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Need Conformation about equals and ==

 
Rohan Deshmkh
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This is what i think:

1) == checks if both types being checked for == refers to a same object or not?It doesn't care about the values.Of course, if they refer to same object they will have same values.But what i meant about "It doesn't care about the values" means :
Integer i1=1;
Integer i2=new Integer(1);

now even though i1 and i2 hold same value i1==i2 will return false.

2)equals method cares only about the value and does not care about if the types that are checked for equals , refers to same object or not.
however there is an exception to this rule: If we are comparing wrapper classes variable using equals, then first it will check if they are of same type or not?If they are not of same type then it will return false.

when we use equals with strings then, only value is checked.
if we use == with strings then still rule 1 applies.

Am i correct with what i assume to be true?Are there any more rules regarding == and equals?

Also i have this code from enthuware's :


I thought that it prints true because both obj1 and obj2 will be null.(I know that both obj1 and obj2 point to same location).
But the explanation said that "it will return true because - Object class's equals() method just checks whether the two references are pointing to the same location or not. In this case they really are pointing to the same location because of obj2 = obj1; so it returns true. "
This makes my previous assumption about equals false?
So what is wrong here?
 
Darryl Burke
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Rohan Deshmkh wrote:I thought that it prints true because both obj1 and obj2 will be null.

What makes you think they will be null? In any case, you can't invoke a method on a null reference.

2)equals method cares only about the value and does not care about if the types that are checked for equals

The equals(...) method, like any other method, executes the code contained in the method and returns whatever the logic dictates. It's not magically different or superior to any other method (except that Object mandates a special relationship between equals(...) and hashCode()).

Why don't you take a look at the implementation of equals(...) in the JDK classes you are interested in? In case you didn't know, you can find the sources in a file named src.zip in your JDK folder.
 
Devaka Cooray
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Adding a little to what Darryl already said, an ideal implementation of equals method should check equality of the class types of the two instances and the equality between the significant attributes of the instances.
 
Rohan Deshmkh
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Ok i just had a look at equals method in object class and in String class.

So the equals method of object class return true if if they point to same objects.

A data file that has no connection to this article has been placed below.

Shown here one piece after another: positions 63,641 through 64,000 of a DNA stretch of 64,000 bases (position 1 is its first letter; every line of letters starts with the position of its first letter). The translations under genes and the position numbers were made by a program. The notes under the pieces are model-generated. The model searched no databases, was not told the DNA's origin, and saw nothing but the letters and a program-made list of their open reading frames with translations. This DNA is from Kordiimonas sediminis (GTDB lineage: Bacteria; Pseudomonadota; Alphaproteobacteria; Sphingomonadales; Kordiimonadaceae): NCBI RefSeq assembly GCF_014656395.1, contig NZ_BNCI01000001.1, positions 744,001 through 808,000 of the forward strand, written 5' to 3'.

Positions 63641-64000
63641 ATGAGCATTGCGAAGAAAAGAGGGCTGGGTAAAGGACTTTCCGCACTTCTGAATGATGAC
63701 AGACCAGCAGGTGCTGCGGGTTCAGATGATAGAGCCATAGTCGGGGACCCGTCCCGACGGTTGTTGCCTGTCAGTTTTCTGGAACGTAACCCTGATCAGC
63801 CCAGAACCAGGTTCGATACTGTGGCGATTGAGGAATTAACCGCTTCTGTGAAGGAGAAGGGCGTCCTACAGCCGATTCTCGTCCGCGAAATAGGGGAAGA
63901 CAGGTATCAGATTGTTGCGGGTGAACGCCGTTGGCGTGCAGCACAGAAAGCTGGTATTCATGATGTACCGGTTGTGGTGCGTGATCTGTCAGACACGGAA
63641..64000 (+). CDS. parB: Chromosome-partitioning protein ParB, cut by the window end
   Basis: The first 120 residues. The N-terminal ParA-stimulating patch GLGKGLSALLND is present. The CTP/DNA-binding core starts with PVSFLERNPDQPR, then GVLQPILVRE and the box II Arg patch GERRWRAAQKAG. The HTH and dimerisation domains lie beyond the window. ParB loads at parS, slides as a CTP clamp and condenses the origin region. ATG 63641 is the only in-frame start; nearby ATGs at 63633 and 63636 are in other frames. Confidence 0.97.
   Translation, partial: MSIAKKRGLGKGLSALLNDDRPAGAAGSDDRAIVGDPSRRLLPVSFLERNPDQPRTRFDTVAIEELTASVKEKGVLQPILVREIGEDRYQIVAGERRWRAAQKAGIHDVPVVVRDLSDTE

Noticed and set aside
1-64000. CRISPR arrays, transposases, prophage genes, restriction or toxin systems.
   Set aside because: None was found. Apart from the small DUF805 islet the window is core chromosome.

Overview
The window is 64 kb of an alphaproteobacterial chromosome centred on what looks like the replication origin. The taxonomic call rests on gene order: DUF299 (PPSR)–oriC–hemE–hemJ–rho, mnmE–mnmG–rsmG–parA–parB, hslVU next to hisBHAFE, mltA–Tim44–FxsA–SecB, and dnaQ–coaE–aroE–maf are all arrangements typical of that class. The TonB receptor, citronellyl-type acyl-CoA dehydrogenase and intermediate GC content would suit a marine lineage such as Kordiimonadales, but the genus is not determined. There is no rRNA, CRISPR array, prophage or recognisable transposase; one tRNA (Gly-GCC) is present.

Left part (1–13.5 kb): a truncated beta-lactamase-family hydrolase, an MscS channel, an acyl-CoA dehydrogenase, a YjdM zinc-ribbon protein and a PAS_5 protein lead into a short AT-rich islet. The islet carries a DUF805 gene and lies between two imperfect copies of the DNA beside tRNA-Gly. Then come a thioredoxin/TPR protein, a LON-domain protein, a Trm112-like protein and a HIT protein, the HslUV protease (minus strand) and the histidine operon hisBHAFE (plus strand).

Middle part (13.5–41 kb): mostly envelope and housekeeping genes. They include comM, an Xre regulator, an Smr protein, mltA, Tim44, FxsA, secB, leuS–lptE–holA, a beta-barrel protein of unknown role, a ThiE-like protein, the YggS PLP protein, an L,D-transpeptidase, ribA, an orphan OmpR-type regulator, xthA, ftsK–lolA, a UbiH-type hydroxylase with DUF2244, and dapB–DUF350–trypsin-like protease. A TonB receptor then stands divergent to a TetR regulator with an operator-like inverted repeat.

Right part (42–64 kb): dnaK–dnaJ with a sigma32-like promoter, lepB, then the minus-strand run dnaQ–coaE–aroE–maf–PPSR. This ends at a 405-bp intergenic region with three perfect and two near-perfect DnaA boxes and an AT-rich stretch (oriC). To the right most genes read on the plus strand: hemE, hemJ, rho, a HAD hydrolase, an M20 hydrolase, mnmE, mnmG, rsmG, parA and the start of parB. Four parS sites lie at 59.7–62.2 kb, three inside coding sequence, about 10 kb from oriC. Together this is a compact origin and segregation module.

And the equals method in String class return true if the sequence of characters is same in the types that are being checked for equals method.
 
Jeff Verdegan
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Rohan Deshmkh wrote:This is what i think:

1) == checks if both types being checked for == refers to a same object or not?It doesn't care about the values.


Yes and no. It's true that equals doesn't care about the state (contents) of any object. However, the == operator always compares the values of its operands. However, the operands are never objects. They are either primitives or references. In the case of references, comparing those references' values amounts to "checking if they point to the same object, or are both null".


2)equals() method cares only about the value and does not care about if the types that are checked for equals , refers to same object or not.


The equals method does whatever it is coded to do. If it's written correctly--that is, if it follows the contract laid out in it documentation--it will return true of the two objects being compared are "equal" according to that class's semantics. What "equal" means depends on the class in question. It's up to the class author to decide.

[EDIT: Oops, guess I just repeated what DB said for #2. Oh well. ]
 
Rohan Deshmkh
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Ok i got it.
 
Winston Gutkowski
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Rohan Deshmkh wrote:1) == checks if both types being checked for == refers to a same object or not?It doesn't care about the values.
2)equals method cares only about the value and does not care about if the types that are checked for equals , refers to same object or not.

That's basically it. When used with objects (as opposed to primitives):

equals() is about equality (is this object "equal" to that one?).

'==' is about identity (is this object the same object as that one?).

However, having said that, you should probably basically forget it. There is almost NEVER a good reason for using '==' with objects, unless one of them is null.

For more information check out this page.

Winston
 
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